A striking resemblance

This again. Somebody at the White House pretends Melania Trump wrote a thing that was actually written by someone in the Obama administration. Why do that?

US First Lady Melania Trump has been caught up in another plagiarism row, following the launch of her new online safety for children campaign on Monday.

A booklet put out by Mrs Trump bore a striking resemblance to one published under the Obama administration.

The text and graphics of the “Be Best” booklet were nearly identical to those in the previous edition.

Well that’s not “a striking resemblance,” it’s plagiarism. Words aren’t like faces; you don’t have a resemblance, you have the same words. The word “good” isn’t “like” the word “good”; it is that word.

Mrs Trump’s online safety booklet was initially billed on the initiative’s website as being “by First Lady Melania Trump and the Federal Trade Commission”.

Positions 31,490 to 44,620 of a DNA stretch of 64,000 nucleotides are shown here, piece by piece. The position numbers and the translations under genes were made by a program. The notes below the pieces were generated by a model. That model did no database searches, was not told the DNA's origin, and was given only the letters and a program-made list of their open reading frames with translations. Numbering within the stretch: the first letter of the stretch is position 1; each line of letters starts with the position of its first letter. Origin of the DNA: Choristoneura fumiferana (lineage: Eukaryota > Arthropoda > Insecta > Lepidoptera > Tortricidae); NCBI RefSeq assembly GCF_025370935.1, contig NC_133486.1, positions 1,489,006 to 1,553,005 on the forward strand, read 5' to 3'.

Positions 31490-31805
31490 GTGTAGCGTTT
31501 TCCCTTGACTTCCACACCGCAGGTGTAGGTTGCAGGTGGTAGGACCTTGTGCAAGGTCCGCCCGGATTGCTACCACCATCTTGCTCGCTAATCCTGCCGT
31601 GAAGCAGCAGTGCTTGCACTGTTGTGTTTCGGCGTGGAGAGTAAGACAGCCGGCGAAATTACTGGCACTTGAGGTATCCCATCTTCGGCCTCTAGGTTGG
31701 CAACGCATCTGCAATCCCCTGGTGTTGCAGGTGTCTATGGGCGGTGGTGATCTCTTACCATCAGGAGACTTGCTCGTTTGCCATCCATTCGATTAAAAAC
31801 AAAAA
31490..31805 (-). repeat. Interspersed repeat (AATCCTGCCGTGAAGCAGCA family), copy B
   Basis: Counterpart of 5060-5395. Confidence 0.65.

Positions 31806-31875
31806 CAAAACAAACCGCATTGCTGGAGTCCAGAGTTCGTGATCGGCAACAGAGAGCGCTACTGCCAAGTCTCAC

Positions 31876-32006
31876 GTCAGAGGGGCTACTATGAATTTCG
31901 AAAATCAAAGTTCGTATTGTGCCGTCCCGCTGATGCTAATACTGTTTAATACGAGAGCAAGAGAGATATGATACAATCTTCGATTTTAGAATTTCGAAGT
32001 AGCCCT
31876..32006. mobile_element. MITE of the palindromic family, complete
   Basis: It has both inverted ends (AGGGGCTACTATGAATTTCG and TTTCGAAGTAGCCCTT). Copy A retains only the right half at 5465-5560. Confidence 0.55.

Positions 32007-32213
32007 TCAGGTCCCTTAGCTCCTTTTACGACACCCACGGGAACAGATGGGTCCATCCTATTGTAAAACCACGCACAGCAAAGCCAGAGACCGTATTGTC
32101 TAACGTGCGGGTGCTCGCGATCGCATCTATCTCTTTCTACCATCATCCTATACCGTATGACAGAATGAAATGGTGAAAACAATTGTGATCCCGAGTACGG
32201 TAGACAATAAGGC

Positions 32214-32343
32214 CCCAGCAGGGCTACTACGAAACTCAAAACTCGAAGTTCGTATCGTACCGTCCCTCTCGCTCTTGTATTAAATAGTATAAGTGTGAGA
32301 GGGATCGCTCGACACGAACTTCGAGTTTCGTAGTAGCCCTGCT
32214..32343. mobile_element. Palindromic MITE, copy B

After similarities to the Obama-era edition were picked up online, the text was revised to describe it as a “Federal Trade Commission booklet, promoted by First Lady Melania Trump”.

Why didn’t they just do it that way in the first place? What is wrong with them?

Launching the “Be Best” initiative at the White House on Monday, Mrs Trump said the aim was to promote healthy living, encourage positive use of social media, and combat opioid abuse.

“As we all know, social media can both positively and negatively affect our children, but too often it is used in negative ways,” she said.

Her decision to focus on cyberbullying has prompted questions about the behaviour of her husband, who frequently uses Twitter to attack and insult his opponents.

White House Press Secretary Sarah Sanders was asked ahead of the launch of the initiative whether President Trump believed he bore any responsibility for the need to address cyberbullying.

“I think the idea that you’re trying to blame cyberbullying on the president is kind of ridiculous,” she said.


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